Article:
Many members of the Royal Family have been spotted wearing luxury tiaras from the royal collection, although this is usually only reserved for very special occasions. Although a lot of jewels have stayed in the family, a coronet worn by Queen Victoria was reportedly bought for an undisclosed sum after being given the asking price of £5 million. Royal enthusiasts will soon be able to see the coronet as the buyer has gifted the lavish piece to a UK museum to be put on display. Fans will be able to feast their eyes upon the sapphire and diamond piece, which once held a lot of meaning to Queen Victoria.
The coronet will go on display for the first time ever at London’s Victoria & Albert Museum from 11 April.
It first made it’s way to Victoria as a gift from William and Judith Bollinger and was very special to the monarch as it was designed by her husband, Prince Albert, in 1840.
The diamond-encrusted crown looked incredibly lavish and featured a stunning display of sapphires spread along the bottom of the crown.
In the 1800s, the image of the coronet became widely recognised after Victoria wore it in a portrait by Franz Xaver Winterhalter which was reportedly carried around the world to share the image of the young queen.
What’s more, the coronet clearly meant a lot to the queen who is said to have worn it instead of her usual crown when opening Parliament for the first time after the death of Prince Albert.
The sentimental coronet is sure to draw the crowds when it goes on display to the public for the first time and expert, Eddie LeVian, CEO of celebrity jeweller Le Vian, shared why it will be so popular.
“Royal jewels hold a special appeal not just because they symbolise rarity, status and power, but because what everyone wants to know is this: If I ruled the world, how would I adorn myself?” Eddie said.
“Precious jewellery is the most personal symbol of a woman’s individuality, and often the status she seeks.”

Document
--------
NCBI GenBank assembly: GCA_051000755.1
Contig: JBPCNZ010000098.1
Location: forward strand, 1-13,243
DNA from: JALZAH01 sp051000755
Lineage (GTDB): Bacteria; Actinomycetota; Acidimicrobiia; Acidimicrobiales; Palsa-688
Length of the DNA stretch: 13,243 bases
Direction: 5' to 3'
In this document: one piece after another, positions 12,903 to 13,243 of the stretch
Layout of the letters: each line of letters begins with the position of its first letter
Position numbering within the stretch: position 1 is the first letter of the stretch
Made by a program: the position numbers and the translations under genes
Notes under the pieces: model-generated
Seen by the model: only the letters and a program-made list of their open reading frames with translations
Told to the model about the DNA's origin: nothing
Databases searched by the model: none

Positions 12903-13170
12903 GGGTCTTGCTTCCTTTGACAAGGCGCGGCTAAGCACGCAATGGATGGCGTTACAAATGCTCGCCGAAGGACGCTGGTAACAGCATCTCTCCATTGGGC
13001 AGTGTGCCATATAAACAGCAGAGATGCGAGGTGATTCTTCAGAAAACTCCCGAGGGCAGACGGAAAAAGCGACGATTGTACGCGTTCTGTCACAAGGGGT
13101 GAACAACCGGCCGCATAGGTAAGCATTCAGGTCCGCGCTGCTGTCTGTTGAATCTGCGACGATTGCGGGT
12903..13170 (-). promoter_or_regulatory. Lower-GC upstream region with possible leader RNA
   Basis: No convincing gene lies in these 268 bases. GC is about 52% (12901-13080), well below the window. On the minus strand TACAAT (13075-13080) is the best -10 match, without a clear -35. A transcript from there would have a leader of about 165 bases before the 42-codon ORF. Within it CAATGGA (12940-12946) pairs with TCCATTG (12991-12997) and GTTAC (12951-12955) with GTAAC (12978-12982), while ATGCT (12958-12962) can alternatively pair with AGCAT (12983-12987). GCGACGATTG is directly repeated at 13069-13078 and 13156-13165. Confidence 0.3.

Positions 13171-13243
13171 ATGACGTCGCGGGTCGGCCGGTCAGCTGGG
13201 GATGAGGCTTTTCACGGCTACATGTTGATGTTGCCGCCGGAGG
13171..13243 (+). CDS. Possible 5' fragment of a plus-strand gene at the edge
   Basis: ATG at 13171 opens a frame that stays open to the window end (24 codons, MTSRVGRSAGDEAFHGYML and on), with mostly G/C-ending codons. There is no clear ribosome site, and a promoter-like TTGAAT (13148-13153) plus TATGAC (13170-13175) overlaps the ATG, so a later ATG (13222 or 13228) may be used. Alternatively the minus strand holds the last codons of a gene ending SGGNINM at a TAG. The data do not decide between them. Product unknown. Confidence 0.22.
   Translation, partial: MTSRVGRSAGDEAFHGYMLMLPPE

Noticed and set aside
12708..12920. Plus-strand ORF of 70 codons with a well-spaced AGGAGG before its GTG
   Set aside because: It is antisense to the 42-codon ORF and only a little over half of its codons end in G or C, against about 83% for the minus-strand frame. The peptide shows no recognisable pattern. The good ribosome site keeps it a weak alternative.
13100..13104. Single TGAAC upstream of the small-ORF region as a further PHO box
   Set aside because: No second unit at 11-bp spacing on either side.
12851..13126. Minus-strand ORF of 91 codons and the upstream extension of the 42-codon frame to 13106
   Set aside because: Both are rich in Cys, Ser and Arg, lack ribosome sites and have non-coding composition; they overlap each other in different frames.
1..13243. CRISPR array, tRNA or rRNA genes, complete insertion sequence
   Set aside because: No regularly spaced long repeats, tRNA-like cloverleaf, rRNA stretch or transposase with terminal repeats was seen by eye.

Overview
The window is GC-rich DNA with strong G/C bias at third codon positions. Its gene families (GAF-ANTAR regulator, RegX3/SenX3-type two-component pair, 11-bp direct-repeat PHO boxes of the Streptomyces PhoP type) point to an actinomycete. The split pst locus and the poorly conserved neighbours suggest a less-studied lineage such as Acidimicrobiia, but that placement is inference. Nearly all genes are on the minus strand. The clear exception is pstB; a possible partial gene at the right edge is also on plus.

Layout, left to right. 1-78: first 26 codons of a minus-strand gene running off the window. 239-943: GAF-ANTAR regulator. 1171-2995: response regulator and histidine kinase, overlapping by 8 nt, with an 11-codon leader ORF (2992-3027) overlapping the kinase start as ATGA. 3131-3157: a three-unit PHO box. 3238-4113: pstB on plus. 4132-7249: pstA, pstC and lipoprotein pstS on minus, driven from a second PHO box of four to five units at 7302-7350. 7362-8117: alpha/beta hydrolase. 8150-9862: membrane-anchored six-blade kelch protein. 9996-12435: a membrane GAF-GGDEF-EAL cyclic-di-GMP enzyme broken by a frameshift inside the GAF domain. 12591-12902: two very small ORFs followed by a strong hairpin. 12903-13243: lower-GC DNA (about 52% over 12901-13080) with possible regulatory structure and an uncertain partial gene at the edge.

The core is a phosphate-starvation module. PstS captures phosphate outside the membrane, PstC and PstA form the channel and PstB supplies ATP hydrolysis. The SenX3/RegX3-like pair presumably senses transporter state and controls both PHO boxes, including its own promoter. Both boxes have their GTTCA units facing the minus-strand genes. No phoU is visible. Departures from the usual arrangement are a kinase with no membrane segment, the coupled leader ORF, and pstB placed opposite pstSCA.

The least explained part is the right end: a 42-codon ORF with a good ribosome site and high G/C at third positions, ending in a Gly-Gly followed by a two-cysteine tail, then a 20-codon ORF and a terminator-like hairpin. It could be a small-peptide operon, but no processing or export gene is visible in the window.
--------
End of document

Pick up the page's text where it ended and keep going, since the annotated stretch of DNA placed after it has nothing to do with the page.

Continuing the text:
The coronet is set to go on display as part of the V&A jewellery gallery that will re-open this week after being closed for refurbishments.
Eddie said: “The enduring popularity of the V&A’s jewellery gallery,is proof that jewellery is the world’s most relatable form of art and creativity. Just look at any archeological dig, the jewels are always there.
“From amulets to fashion statements to opulent royal treasures, jewels have touched all of humanity for millennia.”
Another lavish royal tiara will soon available for the public as an 115-year-old tiara is going on sale.
The luxury item was made as a wedding gift for Princess Alexandra of Hanover and Cumberland from her husband Germany’s Frederick Francis IV, the Grand Duke of Mecklenburg-Schwerin.
It will appear at Christie’s in Geneva on May 15 alongside other gems, but it will not come cheap with the pre-sale estimate price of $230,000 to $340,000, or £260,280.
Usually the royal jewellery is reserved for members of the family, but it is reported that Meghan Markle, 37, has now been banned from wearing pieces from the collection.
The Queen is said to have assured William, the heir to the British Throne, that Meghan will not wear any pieces worn by Princess Diana, according to Sun journalist Dan Wootton who discussed the story on ITV’s Lorraine.